Such proximity to stardom can reap big benefits for a politician. Chris Lehane, a Democratic consultant who's had his brush with the stars working for Al Gore and Bill Clinton, says personalities help alter the typical, antiseptic look of a political event.
"These celebrities, one of the reasons they are celebrities, is they have a unique ability to connect with people," he said. "You're using them as a bridge to connect with their fans and their audiences."
Or as Obama neatly summed it up, when he thanked Winfrey on Friday at Perry's home: "Just like books and skin cream, when Oprah decides she likes you, then other people like you, too."
For Obama, whose campaign so far has focused primarily on fundraising, celebrities such as Clooney, Will Smith, Magic Johnson and Antonio Banderas help attract the big-dollar givers. First lady Michelle Obama was fundraising Monday in New York with actor Robert De Niro at a TriBeCa Italian restaurant.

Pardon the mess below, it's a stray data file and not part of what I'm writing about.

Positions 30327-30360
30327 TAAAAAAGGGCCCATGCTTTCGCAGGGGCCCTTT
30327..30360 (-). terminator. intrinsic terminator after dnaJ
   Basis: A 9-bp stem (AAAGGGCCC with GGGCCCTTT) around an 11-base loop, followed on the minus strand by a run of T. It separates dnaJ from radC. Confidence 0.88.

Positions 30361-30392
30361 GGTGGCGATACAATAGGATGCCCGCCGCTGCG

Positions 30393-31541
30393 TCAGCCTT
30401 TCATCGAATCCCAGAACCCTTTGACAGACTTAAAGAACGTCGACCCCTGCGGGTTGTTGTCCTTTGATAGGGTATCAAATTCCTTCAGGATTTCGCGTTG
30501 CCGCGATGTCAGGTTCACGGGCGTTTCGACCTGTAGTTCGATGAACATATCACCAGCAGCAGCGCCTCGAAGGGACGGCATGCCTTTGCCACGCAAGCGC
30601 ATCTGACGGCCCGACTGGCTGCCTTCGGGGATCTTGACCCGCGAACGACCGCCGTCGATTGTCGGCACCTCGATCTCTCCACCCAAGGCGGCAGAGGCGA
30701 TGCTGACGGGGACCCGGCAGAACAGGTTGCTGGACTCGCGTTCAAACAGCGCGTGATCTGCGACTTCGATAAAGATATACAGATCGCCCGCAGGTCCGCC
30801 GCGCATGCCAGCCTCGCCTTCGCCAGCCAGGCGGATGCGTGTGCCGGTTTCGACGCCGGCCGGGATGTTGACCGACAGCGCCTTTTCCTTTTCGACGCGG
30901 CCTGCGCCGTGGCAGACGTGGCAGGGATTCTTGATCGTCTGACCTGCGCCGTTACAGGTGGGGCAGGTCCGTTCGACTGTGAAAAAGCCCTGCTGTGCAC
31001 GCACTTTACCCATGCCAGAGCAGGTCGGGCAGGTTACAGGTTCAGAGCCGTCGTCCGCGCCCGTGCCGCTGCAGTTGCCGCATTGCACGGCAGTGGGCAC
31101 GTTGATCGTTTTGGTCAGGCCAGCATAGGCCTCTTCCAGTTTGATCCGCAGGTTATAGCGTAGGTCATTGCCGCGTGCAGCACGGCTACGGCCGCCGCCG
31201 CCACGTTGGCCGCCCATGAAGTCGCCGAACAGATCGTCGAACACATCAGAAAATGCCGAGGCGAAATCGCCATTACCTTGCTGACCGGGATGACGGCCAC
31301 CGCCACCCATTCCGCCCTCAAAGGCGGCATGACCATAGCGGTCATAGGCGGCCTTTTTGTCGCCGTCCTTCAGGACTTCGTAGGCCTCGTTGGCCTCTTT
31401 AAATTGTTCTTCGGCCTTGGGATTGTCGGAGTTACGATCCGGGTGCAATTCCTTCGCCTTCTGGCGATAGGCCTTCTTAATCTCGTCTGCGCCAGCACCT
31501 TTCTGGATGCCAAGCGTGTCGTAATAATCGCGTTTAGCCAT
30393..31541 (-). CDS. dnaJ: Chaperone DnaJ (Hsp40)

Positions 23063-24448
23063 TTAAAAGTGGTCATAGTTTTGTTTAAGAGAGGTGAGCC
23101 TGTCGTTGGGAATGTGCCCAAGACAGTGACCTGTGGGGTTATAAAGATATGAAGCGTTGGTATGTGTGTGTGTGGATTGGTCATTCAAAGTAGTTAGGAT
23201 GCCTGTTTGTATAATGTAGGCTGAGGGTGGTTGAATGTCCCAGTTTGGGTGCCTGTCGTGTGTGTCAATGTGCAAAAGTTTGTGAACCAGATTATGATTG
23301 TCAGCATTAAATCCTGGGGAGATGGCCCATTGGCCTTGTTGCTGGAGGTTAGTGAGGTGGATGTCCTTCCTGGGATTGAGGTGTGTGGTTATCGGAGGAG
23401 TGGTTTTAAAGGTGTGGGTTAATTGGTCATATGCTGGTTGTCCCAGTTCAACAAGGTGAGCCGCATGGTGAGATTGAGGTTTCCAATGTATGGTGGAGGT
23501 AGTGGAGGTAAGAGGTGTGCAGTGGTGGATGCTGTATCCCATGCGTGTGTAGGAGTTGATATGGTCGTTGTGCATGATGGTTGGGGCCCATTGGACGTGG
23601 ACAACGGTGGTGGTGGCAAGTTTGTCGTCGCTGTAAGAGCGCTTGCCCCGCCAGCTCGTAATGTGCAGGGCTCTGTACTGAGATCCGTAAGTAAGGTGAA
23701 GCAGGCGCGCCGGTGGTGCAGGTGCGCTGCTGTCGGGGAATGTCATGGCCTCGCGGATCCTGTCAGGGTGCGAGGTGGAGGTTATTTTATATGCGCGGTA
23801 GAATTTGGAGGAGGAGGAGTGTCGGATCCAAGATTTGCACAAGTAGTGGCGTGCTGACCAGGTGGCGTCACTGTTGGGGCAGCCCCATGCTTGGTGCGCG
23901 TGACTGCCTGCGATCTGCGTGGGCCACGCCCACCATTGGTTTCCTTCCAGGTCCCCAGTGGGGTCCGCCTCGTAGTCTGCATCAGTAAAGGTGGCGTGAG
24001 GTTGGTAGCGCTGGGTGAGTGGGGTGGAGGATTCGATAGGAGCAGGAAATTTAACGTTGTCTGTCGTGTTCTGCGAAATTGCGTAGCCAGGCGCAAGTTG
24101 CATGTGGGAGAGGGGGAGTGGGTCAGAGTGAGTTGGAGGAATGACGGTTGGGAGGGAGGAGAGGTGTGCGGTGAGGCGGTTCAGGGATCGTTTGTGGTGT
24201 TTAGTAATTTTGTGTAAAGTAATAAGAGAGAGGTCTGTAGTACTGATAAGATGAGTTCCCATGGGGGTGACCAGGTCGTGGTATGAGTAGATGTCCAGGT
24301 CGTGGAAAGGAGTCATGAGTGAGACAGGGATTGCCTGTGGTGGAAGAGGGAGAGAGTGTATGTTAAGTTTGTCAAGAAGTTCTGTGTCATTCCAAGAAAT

On Friday, Obama was on a furious fundraising pace, hitting five events in two cities in one day and raising at least $4.8 million. At day's end, Obama will have participated in 108 fundraisers since last April when he filed for re-election last April with the Federal Election Commission. During the same period in 2004, President George W. Bush had attended 54 such events, according to CBS News' Mark Knoller, the unofficial but authoritative keeper of such statistics in the White House press corps.
Last month in Los Angeles, Obama had a star-studded evening — a performance by Grammy-winning rock band Foo Fighters for about 1,000 supporters followed by a more intimate dinner featuring Clooney and actor Jim Belushi.